Thank God I had a brilliant relationship with my Mother (as I hope my children have with me!) but, although I visit her evry week I can't say the same about my MiL. I visit her because there is no one else to do it but I was only saying to my daughter today, it's like visiting a stranger I met in the street. We have nothing in common at all - no shared interests - and she seems to have so little understanding of her grandchildrens' and great grandsons lives that even they don't make much of a subject for conversation. There's nothing nasty about her, everyone says she's lovely, but there's just a big emotional void surrounding her.

granjura Fri 09-Nov-12 17:42:13

Perhapd we should remember too, we are the elderly mother's of tomorrow. Do upon others and blablabla.

granjura Fri 09-Nov-12 17:44:02

My mum and dad are not gone - the only solace I can get which helped me so much get over their departure, is to know I did my best, even when they did get a bit difficult in their latter years.

granjura Fri 09-Nov-12 17:44:42

now! I do wish there was an edit option here. Daft not to.

nightowl Fri 09-Nov-12 18:17:52

granjura you are so right. I had a difficult relationship with my mother, but not a day goes by that I don't wish she was here. And I was fortunate enough to have a few days with her when she was dying for us to talk and to tell each other what we really felt. If only we had been kinder to each other sooner.

angiebaby Fri 09-Nov-12 18:27:35

my mum and dad are not here any more,,,they split up when i was very young then again a few yaers later then again when i was 14 when he left for good,,,,my mum gave me a hard time because i was a single mum,,,she had a hard life and took it out on me,,,,,i did my best,,,she fell out with my 2 brothers and my sister...she put a wedge between my daughter and me...caused me a lot of hardache,,,but the last few years of her life she came to live near me, so i looked after her always taking her out etc,,,i even paid for her to go to the other end of the world to see her son,,,,,,but in the end...she left everything in her will to some one she hardly knew,,,i had an awfull time at her death which resulted in an awfull nervous breakdown.....but i look back and wish i had done more for her..although she was nasty to me sometimes, i would grit my teeth and chat light hearted chat,,,,when she is gone you will miss her dont matter how awfull she is to you,,,,try to be strong. a quick visit and a quick phone call is all it takes to keep someone happy sometimes,,,,so chin up.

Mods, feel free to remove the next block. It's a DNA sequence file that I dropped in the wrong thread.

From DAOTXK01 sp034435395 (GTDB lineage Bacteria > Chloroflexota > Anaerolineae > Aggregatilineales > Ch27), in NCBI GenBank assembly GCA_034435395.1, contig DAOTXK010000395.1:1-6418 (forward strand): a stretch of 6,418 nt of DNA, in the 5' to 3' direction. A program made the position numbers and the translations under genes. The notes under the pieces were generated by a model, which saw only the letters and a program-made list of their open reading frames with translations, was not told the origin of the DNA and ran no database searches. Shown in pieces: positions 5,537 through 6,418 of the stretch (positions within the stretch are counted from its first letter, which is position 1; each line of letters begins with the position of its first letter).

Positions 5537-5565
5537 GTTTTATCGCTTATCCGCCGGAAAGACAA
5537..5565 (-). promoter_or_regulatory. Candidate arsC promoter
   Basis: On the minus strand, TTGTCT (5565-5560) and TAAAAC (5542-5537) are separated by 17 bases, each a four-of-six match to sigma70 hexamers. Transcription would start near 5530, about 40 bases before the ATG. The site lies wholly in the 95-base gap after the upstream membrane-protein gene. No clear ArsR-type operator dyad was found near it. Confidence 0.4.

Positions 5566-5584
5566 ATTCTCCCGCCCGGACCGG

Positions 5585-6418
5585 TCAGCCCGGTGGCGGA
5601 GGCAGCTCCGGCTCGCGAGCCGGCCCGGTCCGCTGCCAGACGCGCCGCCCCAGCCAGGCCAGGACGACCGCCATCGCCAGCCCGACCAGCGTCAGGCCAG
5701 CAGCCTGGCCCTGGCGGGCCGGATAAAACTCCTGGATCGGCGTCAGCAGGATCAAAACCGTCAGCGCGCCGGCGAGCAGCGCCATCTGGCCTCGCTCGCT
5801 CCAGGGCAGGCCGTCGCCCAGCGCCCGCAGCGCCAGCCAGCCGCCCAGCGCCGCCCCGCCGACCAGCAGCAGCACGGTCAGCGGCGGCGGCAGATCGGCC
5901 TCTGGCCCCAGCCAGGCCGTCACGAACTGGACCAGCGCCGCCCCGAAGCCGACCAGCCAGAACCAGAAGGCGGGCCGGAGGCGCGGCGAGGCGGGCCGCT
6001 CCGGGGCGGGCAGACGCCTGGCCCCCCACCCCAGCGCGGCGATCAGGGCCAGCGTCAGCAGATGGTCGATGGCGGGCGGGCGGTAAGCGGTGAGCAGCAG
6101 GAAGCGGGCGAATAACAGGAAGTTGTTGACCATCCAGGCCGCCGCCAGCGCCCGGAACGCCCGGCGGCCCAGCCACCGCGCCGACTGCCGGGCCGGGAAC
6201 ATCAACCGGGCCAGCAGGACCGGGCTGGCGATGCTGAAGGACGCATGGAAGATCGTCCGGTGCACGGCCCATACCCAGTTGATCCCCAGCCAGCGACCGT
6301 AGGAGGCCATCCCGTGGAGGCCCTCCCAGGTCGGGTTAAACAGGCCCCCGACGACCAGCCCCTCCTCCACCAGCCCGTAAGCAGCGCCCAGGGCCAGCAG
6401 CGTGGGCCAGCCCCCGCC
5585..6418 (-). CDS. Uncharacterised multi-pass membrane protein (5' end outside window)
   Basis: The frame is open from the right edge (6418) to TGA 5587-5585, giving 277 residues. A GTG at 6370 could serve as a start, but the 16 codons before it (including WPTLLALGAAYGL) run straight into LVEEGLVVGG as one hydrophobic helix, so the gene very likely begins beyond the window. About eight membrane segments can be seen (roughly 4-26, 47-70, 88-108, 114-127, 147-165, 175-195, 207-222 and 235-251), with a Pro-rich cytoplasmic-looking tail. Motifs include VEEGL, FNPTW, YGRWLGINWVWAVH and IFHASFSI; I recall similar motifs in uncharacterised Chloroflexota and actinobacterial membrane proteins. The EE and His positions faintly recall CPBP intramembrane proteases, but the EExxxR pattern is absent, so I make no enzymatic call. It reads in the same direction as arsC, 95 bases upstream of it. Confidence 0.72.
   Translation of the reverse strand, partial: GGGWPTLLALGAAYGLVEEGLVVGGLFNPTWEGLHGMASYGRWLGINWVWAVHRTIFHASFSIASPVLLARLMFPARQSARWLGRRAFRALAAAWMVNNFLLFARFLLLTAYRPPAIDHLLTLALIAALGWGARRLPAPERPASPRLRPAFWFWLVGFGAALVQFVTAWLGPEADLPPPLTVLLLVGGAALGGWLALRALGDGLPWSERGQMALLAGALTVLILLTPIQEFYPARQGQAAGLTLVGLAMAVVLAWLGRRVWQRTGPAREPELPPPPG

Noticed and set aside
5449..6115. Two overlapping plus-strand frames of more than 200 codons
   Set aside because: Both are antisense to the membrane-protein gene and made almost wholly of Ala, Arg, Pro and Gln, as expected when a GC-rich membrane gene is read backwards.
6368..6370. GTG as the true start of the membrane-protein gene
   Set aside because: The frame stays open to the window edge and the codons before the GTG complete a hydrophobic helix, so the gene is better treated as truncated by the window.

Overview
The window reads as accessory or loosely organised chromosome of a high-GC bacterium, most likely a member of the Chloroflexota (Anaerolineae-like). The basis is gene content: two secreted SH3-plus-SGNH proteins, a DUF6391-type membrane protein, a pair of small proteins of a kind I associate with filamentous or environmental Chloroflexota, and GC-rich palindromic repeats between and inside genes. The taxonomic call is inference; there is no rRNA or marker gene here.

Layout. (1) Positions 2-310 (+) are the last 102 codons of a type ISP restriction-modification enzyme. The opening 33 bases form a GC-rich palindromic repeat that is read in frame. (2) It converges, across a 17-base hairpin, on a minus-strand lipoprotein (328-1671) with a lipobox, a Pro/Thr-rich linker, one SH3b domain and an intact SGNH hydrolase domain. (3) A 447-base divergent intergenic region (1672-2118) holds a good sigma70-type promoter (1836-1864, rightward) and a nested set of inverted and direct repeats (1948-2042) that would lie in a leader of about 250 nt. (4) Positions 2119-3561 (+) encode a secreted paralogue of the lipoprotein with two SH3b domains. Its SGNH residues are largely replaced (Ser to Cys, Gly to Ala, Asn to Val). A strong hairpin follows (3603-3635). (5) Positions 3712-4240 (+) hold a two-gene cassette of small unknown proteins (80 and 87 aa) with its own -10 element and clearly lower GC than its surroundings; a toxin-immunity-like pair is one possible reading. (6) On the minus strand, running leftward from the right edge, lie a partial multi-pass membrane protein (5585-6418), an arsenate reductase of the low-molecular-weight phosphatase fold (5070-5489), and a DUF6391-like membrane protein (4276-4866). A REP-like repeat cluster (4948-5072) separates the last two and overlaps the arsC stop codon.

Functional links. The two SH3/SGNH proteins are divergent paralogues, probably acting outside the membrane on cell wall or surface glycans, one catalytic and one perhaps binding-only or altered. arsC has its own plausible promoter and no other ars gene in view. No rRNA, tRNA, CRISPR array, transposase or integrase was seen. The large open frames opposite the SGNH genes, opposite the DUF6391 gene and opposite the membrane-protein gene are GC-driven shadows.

Marelli Fri 09-Nov-12 18:29:26

I hadn't had a particularly good relationship with my mother either, and we always just seemed to rub each other up the wrong way. It took me a long while to realise that my mum had perhaps had reasons for being as she was, and very likely couldn't help lots of the 'issues' that she seemed to have. I was too late to speak with her about these though, preferring to be critical of her.....I wish I could take those years back.

Stansgran Fri 09-Nov-12 18:33:07

I think of my mother every day and wish she had had a better life-although she was contented with her lot. I would have liked to give her the care that some seem to begrudge their mothers-mumsnet on mothers sometimes used to upset me so I don't look at it-or only when a daughter asks for an opinion and I feel they are useful for up to date info about children. The regret I have for my mother is that she didn't live long enough for me to be in a position to do things for her.

FlicketyB Fri 09-Nov-12 20:31:00

Granjura, I disagree profoundly with your comment
' At the end of the day, if you look deep into your heart, do you think you will regret it when it's too late, and wish you'd tried harder.'